Families of children with epilepsy say they have been denied prescriptions for medicinal cannabis despite the law change on 1 November that ostensibly made it prescribable by specialist doctors.
As we have reported, the guidelines specialist doctors have been issue throw up a significant number of hoops and barriers to prescription. Yet it was reported in the media last month that epilepsy would be one of three conditions that wouldn’t face such stringent limitations.
The parents of 10-year-old Harry from North Yorkshire, who kept their family name anonymous, told the BBC: “We booked an appointment for 1 November, ready for the big day, but a couple of weeks before, we were told Harry wouldn’t get a prescription because doctors said there wouldn’t be a clear set of rules about how to prescribe the products,” said Harry’s mother Helena.
“Hearing the news I could feel my body being crushed – we were devastated and angry. At the moment this law change is practically meaningless.”
The family have been buying £300 bottles of low-strength cannabis oil to ease Harry’s potentially fatal epileptic seizures and were initially delighted by the law change which would enable stronger and more effective medicine to be administered.
A nine-year-old, Teagan Appleby, has also been denied cannabis medicine despite being in hospital for several weeks because of a series of epileptic seizures.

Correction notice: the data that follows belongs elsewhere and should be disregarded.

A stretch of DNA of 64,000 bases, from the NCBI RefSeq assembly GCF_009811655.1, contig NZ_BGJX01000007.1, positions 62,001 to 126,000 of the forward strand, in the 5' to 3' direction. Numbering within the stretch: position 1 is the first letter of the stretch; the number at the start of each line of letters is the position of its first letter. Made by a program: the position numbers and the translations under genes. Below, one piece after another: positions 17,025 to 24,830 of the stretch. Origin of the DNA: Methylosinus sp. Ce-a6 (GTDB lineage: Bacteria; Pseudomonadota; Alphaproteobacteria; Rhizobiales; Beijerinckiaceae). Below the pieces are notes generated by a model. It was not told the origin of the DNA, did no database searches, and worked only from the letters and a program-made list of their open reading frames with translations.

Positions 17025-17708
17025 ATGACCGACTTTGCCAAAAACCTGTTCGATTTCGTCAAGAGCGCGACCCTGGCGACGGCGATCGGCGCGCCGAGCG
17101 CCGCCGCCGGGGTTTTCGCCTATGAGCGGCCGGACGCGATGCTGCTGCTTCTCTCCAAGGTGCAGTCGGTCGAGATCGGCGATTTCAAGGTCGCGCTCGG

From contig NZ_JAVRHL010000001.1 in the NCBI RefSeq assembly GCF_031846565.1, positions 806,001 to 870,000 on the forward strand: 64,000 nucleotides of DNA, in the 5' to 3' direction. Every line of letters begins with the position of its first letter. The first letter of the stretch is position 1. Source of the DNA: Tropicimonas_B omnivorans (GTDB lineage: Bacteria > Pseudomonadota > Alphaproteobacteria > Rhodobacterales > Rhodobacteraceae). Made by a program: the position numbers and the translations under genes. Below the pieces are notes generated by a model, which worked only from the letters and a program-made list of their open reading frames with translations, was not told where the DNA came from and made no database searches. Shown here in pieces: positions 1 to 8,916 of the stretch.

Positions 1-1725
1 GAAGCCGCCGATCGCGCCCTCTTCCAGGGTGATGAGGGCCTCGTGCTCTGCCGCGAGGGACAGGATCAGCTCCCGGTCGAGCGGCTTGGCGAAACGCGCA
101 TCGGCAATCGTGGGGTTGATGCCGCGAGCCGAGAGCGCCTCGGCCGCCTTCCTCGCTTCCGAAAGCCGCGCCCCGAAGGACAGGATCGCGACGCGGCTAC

Teagen’s mother Emma Appleby said: “I’m absolutely gutted knowing that there’s a product out there that can help her. Watching my daughter suffer every day is horrible, especially when I was told that she’d qualify for a prescription.”
Prof Hannah Cock, from St George’s Hospital who specialises in epilepsy treatment, said: “I have around 2,000 people currently on my list, but I would only consider prescribing medicinal products for a handful of my patients where I’ve run out of options. These cannabis products are not the miracle drugs that some people make them out to be.”
What a helpful attitude!
Psychiatrist Michael Bloomfield, of University College London, said there needed to be more scientific evidence gathered about the effects of medicinal cannabis.
“It’s really important that doctors don’t cause harm to their patients, and we know that cannabis products can have side effects. So that is why it’s right that there is this slow and gradual prescribing process.”
All this makes a mockery of Home Secretary Sajid Javid’s claim in changing the law that “my intention was always to ensure that patients have access to the most appropriate course of medical treatment”.
Around one million patients in Britain need to use cannabis medicinally. We will be documenting patients’ experiences of the law change – good and bad. Please email your stories to firstname.lastname@example.org